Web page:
Margaret, cute picture of you. :)

    I'm a human mommy/slave for my cat and dog. I tend to put cats in books more, though I love dogs, too. But cats can be left alone while the hero and heroine are off doing wild and romantic things, getting in all sorts of danger. But with a dog ... Not so much.

  6. Cyrano // March 4, 2009 at 11:04 AM  

    I love animals myself. I have two right now, Cyrano and Roxanne. They are my kitties and so incredibly mis-named. I've mentioned this before but Cyrano, the male should have been named Roxanne, he's the biggest fraidy cat on earth unlike his namesake. And my dear sweet Roxanne should have been named Cyrano, she's absolutely fearless.
    I love books that incorporate animals in them. I read one recently called, the Art of racing in the rain. Great book by the way and it's told from the family dog's point of view. It's truly inspiring.
    And I was just on the PFHT blog and the theme is villains, so it got me to thinking. How about Cujo? He was an animal in a book. Psychotic, bloody and full of frothy saliva, but a dog none-the-less.
    Great post Margaret.
    Happy writing to all and to all a good day!

  7. Arkansas Cyndi // March 4, 2009 at 11:37 AM  

    The picture came from our fall RWI conference with Deb Dixon (Who, for those who may not know, does an incredible weekend workshop)

    I do love animals in books. I agree that they bring a different depth and perspective to the story. They can also be used to show a different side to the character...maybe you have a tough guy but with his cat, he's all gooey. If anyone reads Janet Evanovitch's Plum series, we found out in the last book that Tank (big ol' tough Tank) has cats and he adores them. New (sensitive) side to Tank.

    Great topic Margaret. Thanks for blogging with us today. Have a great spring break with the kiddo and hubs! Why do I think you're going snow skiing?

  8. Toni V.S. // March 4, 2009 at 11:50 AM  

    Enjoyed the article, Cyndi. I think adding animals to a story, even if just a sentence that a character owns a pet, makes them a little more real. They also offer someone for the character to talk to, giving bits of plot, evidence of emotions, etc., without just talking to himself, and--as everyone knows--animals are very sensitive to the presence of the supernatural. I've featured animals in many of my books (not about my vampires, though. For obvious reasons, vampires don't own pets--unless you consider the humans they associate with pets!) My Bloodseek series has Rigel, Ayn, and Grif, weir-hounds who are trained to protect a warrior's back as he fights, horses Taj and Hros, Andi Talltrees has a cat named Tommy who travels to Felida with her. Sinbad calls Tommy Andi's pet housecat (but everyone knows Sin is really her felis domesticus, though he's still pretty untamed). There's also a pair of Belgians and a pinto named Chief. Runaway Brother has an arabian horse named Shazam and A Bit of the Dark World and The Doorway Opens featured Timothy, a white Persian. My WIP Blood Bay has Mr. Spock, a black cat, COnan the Barbarian, a malamute with bicolored eyes, and--last but not least--a chocolate poodle named Brad Pitt.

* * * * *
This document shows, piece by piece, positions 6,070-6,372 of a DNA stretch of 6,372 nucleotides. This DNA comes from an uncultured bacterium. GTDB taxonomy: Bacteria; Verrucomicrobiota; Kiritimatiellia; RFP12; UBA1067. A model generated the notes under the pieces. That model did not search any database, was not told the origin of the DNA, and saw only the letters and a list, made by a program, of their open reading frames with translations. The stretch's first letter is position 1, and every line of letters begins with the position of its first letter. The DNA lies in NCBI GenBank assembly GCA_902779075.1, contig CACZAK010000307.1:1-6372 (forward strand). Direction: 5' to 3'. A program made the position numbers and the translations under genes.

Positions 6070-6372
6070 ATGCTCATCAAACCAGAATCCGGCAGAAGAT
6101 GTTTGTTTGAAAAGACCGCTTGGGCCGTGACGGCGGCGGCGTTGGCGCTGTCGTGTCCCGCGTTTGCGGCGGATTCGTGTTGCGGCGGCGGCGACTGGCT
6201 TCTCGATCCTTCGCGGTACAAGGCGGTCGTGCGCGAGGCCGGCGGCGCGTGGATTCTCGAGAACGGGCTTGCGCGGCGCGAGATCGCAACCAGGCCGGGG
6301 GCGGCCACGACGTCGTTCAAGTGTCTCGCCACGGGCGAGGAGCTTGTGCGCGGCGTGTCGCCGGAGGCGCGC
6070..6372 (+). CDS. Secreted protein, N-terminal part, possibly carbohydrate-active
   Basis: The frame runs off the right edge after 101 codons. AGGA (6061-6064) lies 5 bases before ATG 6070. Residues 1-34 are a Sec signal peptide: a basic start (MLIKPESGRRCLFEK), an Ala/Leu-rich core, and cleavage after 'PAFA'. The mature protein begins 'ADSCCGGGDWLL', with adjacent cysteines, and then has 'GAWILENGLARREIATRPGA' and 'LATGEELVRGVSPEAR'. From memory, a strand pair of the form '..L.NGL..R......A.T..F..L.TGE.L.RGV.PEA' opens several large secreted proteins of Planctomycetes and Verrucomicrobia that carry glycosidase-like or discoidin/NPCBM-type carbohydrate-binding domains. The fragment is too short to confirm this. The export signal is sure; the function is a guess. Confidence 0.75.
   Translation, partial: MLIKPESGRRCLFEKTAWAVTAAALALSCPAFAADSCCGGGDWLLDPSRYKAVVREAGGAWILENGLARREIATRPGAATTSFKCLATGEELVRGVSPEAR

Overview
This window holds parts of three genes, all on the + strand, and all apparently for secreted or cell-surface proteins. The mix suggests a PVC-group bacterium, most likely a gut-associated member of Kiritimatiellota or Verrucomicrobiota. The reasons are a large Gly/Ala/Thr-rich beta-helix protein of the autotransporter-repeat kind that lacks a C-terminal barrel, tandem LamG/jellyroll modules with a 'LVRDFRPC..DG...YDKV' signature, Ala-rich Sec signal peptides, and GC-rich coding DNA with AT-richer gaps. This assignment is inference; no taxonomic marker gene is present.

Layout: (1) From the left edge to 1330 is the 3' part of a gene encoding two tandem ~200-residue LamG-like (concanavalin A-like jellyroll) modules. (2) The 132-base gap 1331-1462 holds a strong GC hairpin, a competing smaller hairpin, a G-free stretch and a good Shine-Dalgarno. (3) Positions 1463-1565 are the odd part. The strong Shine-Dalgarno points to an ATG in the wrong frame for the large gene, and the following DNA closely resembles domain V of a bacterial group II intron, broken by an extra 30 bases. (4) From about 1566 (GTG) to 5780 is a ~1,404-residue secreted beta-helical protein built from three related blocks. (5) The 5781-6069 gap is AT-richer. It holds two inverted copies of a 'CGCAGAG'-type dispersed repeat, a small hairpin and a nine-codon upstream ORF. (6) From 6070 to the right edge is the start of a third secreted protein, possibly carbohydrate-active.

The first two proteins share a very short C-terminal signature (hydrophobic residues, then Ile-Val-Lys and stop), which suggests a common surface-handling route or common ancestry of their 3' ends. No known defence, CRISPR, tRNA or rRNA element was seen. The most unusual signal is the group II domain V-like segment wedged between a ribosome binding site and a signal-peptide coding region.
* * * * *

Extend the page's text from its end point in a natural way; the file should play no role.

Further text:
9. Toni V.S. // March 4, 2009 at 11:54 AM  

    Just another thought--about Harry Dresden's cat Mister...Besides being Harry's pet--and what wizard doesn't need a cat as part of the ambience? Mister acts as a vehicle for Bob the Skull. Being bodiless, Bob is allowed, at Harry's discretion, to inhabit Mister's body, Bob is allowed out of Harry's apartment and into Chicago. Knowing jow independent cats are, wonder how Mister feels about that?

  10. magolla // March 4, 2009 at 2:04 PM  

    Hi, Edie! Thanks for visiting. I got a cat story for you.
    *warning, may be TMI*
    --Kato, my kitty now 19, used to bite my hubby's toes(pre-marriage) when we were, uh, in *bed* together, yeah, that works.
    I think he had some jealousy issues.
    Tamara--thanks for visiting. Shoot, I didn't even think about the plethora of animal villains!
    Cyndi, Cyndi, Cyndi. You DO know that I WILL get you back for posting that picture, don't you? Hm? I'm a patient gal, I can wait.
    And doesn't Stephanie have a guinea pig or something that eats cheese puffs?
    Wow, Toni, you REALLY write a lot of critters in your stories. I wrote a horse in a story and a couple of contest judges didn't understand why I didn't cut the scene and another knew exactly what I was talking about--yeah, guess who had been around horses. And, of course, the horse happened to be the catalyst in the story.